Nurse management of vasoactive medications

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The management of vasoactive medications is core business for intensive care nurses, but little is known on how nurses manage these ubiquitous and potentially harmful medications” Hunter et al (2019).

Abstract:

INTRODUCTION: The management of vasoactive medications is core business for intensive care nurses, but little is known on how nurses manage these ubiquitous and potentially harmful medications.

AIM: To investigate how intensive care nurses prepare, initiate, administer, titrate, and wean vasoactive medications.

METHODS: The databases CINAHL Complete, Medline Complete and EMBASE were searched from 1965 to January 2019 with keywords under five concept headings and in a variety of configurations. This systematic review was conducted according to the PRISMA guidelines. Studies were assessed for quality and bias, and a modified narrative synthesis was used to analyse data, investigate findings and explore relationships within and between studies.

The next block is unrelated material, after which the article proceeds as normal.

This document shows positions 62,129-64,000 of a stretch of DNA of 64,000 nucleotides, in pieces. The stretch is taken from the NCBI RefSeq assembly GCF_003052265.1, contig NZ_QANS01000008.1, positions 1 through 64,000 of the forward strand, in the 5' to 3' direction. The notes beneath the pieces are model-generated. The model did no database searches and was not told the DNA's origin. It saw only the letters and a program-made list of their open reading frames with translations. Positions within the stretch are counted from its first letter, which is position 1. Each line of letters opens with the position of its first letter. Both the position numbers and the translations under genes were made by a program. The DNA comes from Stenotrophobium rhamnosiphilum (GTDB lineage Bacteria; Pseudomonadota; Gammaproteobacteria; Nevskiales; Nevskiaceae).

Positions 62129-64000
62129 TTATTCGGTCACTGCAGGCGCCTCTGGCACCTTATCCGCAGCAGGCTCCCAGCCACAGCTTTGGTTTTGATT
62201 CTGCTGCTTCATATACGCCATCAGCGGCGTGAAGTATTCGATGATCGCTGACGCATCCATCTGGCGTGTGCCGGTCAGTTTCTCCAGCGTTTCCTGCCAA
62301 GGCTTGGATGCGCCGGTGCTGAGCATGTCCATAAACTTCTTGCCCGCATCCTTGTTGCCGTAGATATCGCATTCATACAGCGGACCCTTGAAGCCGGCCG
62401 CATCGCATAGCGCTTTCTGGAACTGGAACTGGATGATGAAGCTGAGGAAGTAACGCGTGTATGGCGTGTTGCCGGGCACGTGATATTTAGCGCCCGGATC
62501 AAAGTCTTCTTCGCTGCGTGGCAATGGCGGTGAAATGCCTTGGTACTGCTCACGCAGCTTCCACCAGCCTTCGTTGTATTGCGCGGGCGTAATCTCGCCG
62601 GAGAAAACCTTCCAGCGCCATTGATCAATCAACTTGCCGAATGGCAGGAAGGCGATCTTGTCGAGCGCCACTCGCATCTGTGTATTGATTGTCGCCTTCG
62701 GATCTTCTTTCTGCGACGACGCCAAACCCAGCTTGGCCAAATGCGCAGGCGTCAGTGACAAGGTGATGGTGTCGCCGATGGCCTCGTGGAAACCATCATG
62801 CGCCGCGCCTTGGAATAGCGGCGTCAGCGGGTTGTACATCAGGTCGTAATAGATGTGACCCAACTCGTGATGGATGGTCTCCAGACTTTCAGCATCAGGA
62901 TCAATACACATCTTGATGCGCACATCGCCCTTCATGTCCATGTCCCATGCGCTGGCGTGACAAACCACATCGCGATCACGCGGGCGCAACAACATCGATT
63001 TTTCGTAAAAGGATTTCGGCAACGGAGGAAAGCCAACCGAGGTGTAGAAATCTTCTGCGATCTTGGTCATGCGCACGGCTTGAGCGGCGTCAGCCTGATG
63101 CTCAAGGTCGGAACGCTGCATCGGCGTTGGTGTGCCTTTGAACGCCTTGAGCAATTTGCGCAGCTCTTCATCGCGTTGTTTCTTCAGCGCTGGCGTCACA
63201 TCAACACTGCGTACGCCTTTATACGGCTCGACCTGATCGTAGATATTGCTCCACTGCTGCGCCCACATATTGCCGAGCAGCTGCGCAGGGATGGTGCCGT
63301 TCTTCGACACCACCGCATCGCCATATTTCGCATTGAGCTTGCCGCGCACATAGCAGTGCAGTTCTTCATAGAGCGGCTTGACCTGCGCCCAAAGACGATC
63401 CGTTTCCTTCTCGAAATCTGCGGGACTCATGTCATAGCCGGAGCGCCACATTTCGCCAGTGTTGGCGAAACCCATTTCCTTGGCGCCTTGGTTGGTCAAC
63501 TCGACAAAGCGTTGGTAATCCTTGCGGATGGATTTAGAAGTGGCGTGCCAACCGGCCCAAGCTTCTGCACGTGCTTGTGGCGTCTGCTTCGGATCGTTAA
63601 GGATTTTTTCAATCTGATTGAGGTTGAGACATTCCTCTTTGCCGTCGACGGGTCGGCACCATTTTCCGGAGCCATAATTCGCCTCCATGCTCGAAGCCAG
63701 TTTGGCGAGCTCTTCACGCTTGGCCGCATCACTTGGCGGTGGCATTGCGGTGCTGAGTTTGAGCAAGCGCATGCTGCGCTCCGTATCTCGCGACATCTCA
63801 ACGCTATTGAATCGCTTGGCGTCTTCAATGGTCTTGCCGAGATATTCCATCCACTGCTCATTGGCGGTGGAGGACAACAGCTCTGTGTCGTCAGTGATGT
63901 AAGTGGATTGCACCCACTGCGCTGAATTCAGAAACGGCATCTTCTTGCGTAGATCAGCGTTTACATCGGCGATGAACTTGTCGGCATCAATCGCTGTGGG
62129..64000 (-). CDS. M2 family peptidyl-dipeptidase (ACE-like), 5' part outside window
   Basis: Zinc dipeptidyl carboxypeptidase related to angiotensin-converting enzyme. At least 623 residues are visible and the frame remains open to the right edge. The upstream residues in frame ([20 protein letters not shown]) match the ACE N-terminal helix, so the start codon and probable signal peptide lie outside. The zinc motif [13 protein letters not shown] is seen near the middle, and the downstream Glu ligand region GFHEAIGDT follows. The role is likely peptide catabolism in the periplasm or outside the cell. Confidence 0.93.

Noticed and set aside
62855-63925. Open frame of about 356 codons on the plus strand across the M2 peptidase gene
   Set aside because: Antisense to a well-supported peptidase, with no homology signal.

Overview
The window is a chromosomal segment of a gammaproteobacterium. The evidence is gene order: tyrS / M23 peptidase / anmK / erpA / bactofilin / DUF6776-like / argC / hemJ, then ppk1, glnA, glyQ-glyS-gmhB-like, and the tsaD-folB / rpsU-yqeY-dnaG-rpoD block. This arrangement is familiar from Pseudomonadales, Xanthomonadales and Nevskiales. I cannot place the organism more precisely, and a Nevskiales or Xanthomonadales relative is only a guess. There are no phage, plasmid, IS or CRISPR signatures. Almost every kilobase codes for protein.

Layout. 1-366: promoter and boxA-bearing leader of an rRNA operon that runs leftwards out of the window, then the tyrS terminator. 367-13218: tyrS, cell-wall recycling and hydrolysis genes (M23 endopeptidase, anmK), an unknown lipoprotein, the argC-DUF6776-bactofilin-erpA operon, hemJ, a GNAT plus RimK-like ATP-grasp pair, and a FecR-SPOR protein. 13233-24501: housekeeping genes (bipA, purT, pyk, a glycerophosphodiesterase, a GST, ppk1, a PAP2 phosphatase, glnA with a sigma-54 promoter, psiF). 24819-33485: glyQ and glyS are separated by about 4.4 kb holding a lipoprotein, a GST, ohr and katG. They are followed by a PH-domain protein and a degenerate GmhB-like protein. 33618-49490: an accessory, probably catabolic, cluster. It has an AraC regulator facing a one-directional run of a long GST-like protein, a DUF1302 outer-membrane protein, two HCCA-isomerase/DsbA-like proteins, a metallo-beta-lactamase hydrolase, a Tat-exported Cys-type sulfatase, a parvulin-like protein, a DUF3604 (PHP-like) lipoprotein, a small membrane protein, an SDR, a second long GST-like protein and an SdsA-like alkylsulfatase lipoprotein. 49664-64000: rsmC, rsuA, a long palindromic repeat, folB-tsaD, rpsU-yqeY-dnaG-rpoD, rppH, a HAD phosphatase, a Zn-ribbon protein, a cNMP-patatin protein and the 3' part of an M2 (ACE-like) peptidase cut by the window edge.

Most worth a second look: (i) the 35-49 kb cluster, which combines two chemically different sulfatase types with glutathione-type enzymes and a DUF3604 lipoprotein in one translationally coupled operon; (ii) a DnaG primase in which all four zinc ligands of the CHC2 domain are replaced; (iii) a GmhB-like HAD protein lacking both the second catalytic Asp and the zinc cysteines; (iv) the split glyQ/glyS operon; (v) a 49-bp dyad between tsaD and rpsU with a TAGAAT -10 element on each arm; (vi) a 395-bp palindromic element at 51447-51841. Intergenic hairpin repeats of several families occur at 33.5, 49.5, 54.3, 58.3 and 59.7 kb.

RESULTS: The review identified 13 studies: two observational studies, two pre and post intervention studies, four survey studies, two quasi-experimental studies, one longitudinal time series, one prospective controlled trial, and one interview incorporating content analysis.

DISCUSSION: Four studies on preparing and initiating vasoactive medications described a lack of standardisation in infusion preparation and inconsistencies in dosing units and patient weights. Five of six studies on vasoactive medication administration examined nurses’ use of syringe changeovers to reduce patient haemodynamic compromise and there were three studies on titration and weaning.

CONCLUSION: Further research on nurse management of vasoactive medications is needed to develop an evidence base for specialist education and standardised practices aimed at reducing risk for patient harm.

RELEVANCE TO CLINICAL PRACTICE: Nurses working in intensive care units in many parts of the world are responsible for the management of vasoactive medications. There is great variation in practices that include preparation, initiation, administration, titration and weaning of vasoactive medications, which increases the risk for medication errors and adverse events in a vulnerable population of critically ill patients.

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Reference:

Hunter, S., Considine, J. and Manias, E. (2019) Nurse management of vasoactive medications in intensive care: A systematic review. Journal of Clinical Nursing. November 12th. doi: 10.1111/jocn.15093. .

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